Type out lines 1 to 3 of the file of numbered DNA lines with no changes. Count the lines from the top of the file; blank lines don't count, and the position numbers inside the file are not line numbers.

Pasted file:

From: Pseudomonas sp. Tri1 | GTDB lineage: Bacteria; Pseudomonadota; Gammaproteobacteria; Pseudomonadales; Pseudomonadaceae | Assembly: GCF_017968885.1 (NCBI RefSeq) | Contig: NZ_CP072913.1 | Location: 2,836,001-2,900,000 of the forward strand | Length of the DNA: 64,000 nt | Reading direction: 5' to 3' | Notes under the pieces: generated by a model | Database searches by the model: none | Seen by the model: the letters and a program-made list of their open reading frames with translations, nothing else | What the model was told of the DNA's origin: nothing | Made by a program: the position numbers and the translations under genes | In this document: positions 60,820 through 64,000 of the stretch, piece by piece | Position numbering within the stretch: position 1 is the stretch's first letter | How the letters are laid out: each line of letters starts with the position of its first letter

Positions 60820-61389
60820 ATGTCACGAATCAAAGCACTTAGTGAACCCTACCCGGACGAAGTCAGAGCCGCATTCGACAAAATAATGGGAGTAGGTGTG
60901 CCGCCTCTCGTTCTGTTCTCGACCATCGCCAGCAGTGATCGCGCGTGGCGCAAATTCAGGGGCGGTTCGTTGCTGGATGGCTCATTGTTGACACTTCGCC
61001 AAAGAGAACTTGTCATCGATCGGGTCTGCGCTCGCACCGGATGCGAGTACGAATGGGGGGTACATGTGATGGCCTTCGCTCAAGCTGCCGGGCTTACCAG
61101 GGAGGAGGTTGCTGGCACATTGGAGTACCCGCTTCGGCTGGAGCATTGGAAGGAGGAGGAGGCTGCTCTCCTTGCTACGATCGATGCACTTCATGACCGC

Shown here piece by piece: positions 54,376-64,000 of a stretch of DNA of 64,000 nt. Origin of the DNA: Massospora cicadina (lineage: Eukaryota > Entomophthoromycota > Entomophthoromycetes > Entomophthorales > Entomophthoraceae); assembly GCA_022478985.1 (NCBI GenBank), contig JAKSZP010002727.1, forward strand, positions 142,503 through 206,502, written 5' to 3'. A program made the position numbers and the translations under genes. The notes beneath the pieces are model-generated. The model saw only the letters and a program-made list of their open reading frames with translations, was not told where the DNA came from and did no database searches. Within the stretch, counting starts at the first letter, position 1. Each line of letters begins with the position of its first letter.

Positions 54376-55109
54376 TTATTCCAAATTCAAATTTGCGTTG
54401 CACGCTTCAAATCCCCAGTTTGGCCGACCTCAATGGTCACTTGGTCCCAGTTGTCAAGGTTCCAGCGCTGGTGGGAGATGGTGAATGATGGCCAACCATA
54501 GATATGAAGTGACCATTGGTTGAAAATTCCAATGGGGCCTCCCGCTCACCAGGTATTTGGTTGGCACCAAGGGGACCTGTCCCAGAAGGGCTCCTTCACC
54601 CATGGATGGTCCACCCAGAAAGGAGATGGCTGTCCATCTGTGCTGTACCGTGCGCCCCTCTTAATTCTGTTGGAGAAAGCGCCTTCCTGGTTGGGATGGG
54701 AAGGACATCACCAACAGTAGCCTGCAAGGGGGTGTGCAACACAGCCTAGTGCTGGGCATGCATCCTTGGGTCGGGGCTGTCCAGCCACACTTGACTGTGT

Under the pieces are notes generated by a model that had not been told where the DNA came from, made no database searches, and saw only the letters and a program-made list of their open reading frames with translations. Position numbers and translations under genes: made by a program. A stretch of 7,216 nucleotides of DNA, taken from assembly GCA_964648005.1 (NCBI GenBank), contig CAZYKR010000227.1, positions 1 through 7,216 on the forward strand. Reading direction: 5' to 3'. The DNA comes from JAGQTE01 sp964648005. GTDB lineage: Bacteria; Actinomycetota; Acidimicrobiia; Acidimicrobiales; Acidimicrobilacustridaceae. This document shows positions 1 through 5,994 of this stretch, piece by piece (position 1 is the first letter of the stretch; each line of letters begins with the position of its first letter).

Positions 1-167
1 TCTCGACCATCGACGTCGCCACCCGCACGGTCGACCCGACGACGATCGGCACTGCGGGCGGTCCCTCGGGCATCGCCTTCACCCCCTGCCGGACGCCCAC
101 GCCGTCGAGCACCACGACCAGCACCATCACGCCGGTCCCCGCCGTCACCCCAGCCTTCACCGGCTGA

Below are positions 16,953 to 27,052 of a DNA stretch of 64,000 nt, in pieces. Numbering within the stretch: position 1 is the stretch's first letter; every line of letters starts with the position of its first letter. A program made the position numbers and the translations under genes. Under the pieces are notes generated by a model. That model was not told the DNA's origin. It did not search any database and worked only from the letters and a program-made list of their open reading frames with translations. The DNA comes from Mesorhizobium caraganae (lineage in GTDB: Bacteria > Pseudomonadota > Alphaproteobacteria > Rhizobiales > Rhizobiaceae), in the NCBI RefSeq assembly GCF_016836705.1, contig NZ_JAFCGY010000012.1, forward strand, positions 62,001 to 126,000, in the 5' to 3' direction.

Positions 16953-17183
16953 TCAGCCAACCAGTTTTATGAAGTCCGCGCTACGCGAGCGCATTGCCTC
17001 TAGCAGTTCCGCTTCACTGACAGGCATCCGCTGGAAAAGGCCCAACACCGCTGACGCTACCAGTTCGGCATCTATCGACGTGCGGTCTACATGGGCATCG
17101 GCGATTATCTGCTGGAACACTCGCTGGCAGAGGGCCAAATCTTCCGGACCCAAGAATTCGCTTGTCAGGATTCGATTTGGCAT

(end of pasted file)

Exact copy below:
From: Pseudomonas sp. Tri1 | GTDB lineage: Bacteria; Pseudomonadota; Gammaproteobacteria; Pseudomonadales; Pseudomonadaceae | Assembly: GCF_017968885.1 (NCBI RefSeq) | Contig: NZ_CP072913.1 | Location: 2,836,001-2,900,000 of the forward strand | Length of the DNA: 64,000 nt | Reading direction: 5' to 3' | Notes under the pieces: generated by a model | Database searches by the model: none | Seen by the model: the letters and a program-made list of their open reading frames with translations, nothing else | What the model was told of the DNA's origin: nothing | Made by a program: the position numbers and the translations under genes | In this document: positions 60,820 through 64,000 of the stretch, piece by piece | Position numbering within the stretch: position 1 is the stretch's first letter | How the letters are laid out: each line of letters starts with the position of its first letter

Positions 60820-61389
60820 ATGTCACGAATCAAAGCACTTAGTGAACCCTACCCGGACGAAGTCAGAGCCGCATTCGACAAAATAATGGGAGTAGGTGTG